Donzalo SOLOMON, Plaintiff-Appellant, v. JACKSONVILLE AVIATION AUTHORITY, Mark T. Stevens, Director of Aviation Security, Steven Grossman, CEO, Larry H. Monts, Police Lieutenant, Defendants-Appellees, Larry H. Monts, Jr., Defendant.
Donzalo Solomon, proceeding pro se, appeals the district court’s grant of summary judgment in favor of Solomon’s former employer, the Jacksonville Aviation Authority (“Authority”), in this civil action alleging employment discrimination and retaliation under Title VII, 42 U.S.C. §§ 2000e-2(a)(1), 3(a).1 After careful review, we affirm the grant of summary judgment.
Solomon, an African-American man, began working as an Airport Security Officer (“ASO”) for the Authority at the Jacksonville International Airport in 2011. In 2014, he was accepted to attend a police academy. He took classes at the academy while continuing to work as an ASO. He graduated from the police academy in July 2015 and obtained Florida law-enforcement certification in August 2015.
In May 2015, the Authority posted a Police Officer position. The posting listed the minimum requirements for the position to include four years of law-enforcement experience and Florida law-enforcement certification. The deadline for applications was June 7, 2015. On that date, Solomon submitted his application for the position. At that time, Solomon had not graduated from the police academy or obtained law-enforcement certification.
Solomon was not selected for the Police Officer position. Before he received formal notice of that fact, Lieutenant Larry Monts spoke with him and told him not to “worry about this position” because he didn’t have law-enforcement certification and there were other, more qualified candidates. Monts suggested that Solomon apply for the next open position once he had his certification. The applicant who received the job, a white male, had current law-enforcement certification and several years of law-enforcement experience.
In January 2016, Solomon filed a charge of discrimination with the Equal Employment Opportunity Commission (“EEOC”), complaining of race discrimination and retaliation related to the Authority’s failure to promote him to the Police Officer position. He resigned from the Authority in late October 2016 after accepting a job with the Jacksonville Sheriff’s Office.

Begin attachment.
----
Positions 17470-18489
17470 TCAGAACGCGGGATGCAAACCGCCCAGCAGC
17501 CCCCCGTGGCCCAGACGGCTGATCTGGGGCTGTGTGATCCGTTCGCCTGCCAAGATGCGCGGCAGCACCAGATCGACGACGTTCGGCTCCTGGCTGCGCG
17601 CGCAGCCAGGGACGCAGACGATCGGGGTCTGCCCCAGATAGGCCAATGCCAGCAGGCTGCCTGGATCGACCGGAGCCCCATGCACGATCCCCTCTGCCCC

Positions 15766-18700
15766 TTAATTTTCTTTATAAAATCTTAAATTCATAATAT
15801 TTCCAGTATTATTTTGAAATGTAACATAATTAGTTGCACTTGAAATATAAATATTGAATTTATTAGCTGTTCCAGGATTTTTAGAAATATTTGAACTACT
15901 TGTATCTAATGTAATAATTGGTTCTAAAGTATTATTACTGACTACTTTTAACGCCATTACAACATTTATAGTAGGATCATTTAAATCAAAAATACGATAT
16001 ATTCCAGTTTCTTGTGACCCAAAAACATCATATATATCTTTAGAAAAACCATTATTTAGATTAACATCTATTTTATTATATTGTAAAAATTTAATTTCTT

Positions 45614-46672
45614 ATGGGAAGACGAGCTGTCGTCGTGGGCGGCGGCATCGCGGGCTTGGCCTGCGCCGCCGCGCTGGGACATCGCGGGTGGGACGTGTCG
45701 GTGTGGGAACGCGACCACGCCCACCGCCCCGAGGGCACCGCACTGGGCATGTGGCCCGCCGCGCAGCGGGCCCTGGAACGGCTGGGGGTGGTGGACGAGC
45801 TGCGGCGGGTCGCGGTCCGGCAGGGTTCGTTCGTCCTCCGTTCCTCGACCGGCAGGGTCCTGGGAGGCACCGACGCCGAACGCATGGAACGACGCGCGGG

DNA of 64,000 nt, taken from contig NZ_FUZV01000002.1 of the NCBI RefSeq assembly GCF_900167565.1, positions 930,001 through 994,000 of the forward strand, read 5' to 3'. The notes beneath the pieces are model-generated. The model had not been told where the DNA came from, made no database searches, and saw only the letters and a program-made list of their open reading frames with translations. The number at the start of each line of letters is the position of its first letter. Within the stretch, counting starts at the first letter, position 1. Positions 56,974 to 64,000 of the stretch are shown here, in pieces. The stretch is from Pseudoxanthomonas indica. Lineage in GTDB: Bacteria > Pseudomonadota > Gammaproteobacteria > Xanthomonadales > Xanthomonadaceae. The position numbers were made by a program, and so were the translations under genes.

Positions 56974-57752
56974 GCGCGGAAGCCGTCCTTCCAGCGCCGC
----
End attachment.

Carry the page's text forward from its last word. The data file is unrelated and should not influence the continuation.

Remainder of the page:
In January 2017, Solomon filed this action, pro se, against the Authority. He claimed that he was improperly excluded from consideration for the Police Officer position because of his race. And he alleged that he was retaliated against in the following ways for filing the EEOC charge: (a) he was subjected to arbitrary scheduling changes; (b) in September 2016, he was asked to take a polygraph “with regard to an inquiry made regarding a work related question”; (c) he suffered harassment after being accused of writing an anonymous letter; and (d) in October 2015, Authority employees subjected his wife and daughter to a violation of their Fourth Amendment rights at the Jacksonville Airport.
The Authority filed a motion for summary judgment, and the district court granted that motion. The court concluded that the race-discrimination claim failed because Solomon was not qualified for the Police Officer position at the time he applied and because he had not shown that the person hired for the position was less qualified. The court also concluded that the retaliation claim failed for several reasons: (a) the isolated schedule changes identified by Solomon—the only retaliatory act cited in his deposition—did not amount to an actionable “adverse action”; (b) the supervisor in charge of Solomon’s schedule was not aware of the EEOC charge until after Solomon resigned; and (c) the Authority’s legitimate reasons for changing his schedule stood unrebutted. Solomon now appeals.